Perspectives

Connected devices may not disconnect fraud

The Internet of things and its impact on fraud

What if your refrigerator had the ability to set temperatures depending on the perishables stored? Wouldn’t it be convenient and save money on electricity bills? You could spend your time in other meaningful pursuits. But what if the refrigerator malfunctioned and short circuited itself, based on erroneous data provided to it, clouding its judgement? This is the power and the pitfall of the Internet of Things connected devices with inbuilt sensors that allow data exchange with other machines, enabling them to take decisions with minimal human intervention.

Connected devices are programmed to collect huge amounts of real time data, process it, and act as per set algorithms. What they aren’t currently programmed for is to ascertain if the data provided is genuine or not.

An example of this was discovered in the banking industry. Several banks began using IoT-enabled ATMs to decentralize their ATM operations, but fraudsters discovered that these IoT-based systems could be a point of entry through which account balances could be accessed and manipulated. Through this control, they began to perpetrate any number of transactions, and programmed the accounts to show unchanged balance. This shows that vulnerabilities in computer networks (on which these IoT devices primarily function) and data privacy breaches are enough for devices to malfunction.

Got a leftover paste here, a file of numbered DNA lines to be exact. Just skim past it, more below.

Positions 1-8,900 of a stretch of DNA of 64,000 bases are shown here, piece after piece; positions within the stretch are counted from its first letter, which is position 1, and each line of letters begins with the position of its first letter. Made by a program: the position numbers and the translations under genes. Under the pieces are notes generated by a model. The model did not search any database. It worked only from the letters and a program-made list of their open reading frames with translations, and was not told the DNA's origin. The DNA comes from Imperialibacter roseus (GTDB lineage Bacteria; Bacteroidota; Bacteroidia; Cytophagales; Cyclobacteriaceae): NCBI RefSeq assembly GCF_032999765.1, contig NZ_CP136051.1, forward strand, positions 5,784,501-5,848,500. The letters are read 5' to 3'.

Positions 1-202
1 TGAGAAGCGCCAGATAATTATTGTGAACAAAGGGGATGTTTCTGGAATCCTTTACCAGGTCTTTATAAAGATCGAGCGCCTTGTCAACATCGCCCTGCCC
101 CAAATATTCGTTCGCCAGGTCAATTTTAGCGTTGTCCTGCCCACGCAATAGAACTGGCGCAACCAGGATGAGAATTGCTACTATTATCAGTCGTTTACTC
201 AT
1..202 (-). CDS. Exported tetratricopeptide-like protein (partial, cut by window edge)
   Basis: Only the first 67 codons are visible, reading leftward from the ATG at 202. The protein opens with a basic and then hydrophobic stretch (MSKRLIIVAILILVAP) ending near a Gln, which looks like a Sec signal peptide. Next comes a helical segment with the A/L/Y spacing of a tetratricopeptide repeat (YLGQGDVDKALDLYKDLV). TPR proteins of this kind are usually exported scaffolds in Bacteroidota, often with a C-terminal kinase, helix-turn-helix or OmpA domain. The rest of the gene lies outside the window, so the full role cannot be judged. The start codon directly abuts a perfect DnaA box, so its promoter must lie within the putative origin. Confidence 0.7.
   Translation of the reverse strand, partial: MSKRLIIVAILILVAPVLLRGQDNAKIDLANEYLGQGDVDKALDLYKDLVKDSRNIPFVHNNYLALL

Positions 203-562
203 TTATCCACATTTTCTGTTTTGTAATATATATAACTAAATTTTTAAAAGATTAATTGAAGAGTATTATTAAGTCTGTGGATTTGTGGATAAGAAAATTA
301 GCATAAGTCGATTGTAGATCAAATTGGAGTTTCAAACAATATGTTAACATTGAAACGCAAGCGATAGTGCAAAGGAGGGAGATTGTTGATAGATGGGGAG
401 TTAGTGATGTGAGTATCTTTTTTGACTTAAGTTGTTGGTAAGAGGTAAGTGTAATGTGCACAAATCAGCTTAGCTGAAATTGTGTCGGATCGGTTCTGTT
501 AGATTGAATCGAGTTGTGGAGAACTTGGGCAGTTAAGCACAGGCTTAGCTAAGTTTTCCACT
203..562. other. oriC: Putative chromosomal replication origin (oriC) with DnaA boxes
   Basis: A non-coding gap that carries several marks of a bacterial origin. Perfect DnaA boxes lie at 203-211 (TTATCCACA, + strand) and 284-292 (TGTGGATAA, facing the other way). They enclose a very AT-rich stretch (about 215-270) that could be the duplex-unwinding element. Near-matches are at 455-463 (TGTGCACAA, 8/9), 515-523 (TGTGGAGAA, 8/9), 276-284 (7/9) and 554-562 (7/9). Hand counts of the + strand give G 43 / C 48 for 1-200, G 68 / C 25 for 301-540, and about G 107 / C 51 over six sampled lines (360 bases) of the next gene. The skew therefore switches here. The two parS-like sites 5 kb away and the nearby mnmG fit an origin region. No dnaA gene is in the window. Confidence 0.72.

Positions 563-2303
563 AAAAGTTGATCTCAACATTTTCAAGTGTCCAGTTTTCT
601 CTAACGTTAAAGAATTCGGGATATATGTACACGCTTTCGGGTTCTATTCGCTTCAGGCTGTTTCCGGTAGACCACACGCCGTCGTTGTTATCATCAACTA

In many cases, physical dangers could also be a concern as machines increasingly make autonomous decisions at lightning speeds. For example, if network control points are not properly protected from a malicious attack, machines controlling airplanes, high-speed trains, cars, or pacemakers could be compromised and cause physical harm.

We believe the presence of these known vulnerabilities in the IoT ecosystem provides organizations with an opportunity to set the right internal controls in place so that they can leverage the benefits that connected devices offer, while mitigating risks. Some of these measures include:

  • Reviewing security and implementing data governance by re-looking at the gateways used
  • Setting data protocol standards including monitoring your connected devices in real-time and running diagnostics to identify and troubleshoot issues
  • Identifying the right business and technology partners in your IoT journey

    You can read more about the potential and pitfalls of IoT and connected devices here

    If you have any comments or would like to share your views, please write to us at inforensic@deloitte.com or on Twitter by following @deloitteindia.

Authored by: Jayant Saran, Partner, Deloitte India

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